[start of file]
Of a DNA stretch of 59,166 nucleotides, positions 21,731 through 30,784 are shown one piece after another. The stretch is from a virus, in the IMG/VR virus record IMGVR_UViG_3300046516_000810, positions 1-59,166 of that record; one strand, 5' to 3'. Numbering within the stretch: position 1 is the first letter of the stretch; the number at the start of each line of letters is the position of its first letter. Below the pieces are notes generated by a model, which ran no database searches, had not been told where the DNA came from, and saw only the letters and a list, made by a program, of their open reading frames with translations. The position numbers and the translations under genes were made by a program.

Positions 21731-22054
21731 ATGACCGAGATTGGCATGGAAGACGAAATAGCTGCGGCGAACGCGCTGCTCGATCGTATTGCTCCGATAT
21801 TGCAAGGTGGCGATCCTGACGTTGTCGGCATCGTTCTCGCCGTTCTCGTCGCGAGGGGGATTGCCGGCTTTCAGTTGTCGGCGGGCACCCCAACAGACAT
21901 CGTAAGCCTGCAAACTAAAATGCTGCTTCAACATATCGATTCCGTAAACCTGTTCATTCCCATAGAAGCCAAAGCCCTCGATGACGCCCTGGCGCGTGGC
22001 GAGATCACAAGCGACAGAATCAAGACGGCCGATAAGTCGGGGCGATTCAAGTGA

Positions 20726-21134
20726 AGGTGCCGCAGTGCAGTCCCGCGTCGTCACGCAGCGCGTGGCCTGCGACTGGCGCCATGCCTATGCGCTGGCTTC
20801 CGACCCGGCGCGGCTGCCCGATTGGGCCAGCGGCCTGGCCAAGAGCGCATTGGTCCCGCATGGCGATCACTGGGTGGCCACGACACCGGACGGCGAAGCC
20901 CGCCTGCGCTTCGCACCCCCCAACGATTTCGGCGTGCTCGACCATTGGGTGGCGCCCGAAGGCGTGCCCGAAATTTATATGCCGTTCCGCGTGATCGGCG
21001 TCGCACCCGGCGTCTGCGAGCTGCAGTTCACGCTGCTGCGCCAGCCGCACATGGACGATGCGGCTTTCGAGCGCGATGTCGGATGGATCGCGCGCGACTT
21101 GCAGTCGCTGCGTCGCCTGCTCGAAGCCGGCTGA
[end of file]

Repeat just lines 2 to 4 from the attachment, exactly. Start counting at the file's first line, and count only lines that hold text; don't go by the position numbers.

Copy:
Positions 21731-22054
21731 ATGACCGAGATTGGCATGGAAGACGAAATAGCTGCGGCGAACGCGCTGCTCGATCGTATTGCTCCGATAT
21801 TGCAAGGTGGCGATCCTGACGTTGTCGGCATCGTTCTCGCCGTTCTCGTCGCGAGGGGGATTGCCGGCTTTCAGTTGTCGGCGGGCACCCCAACAGACAT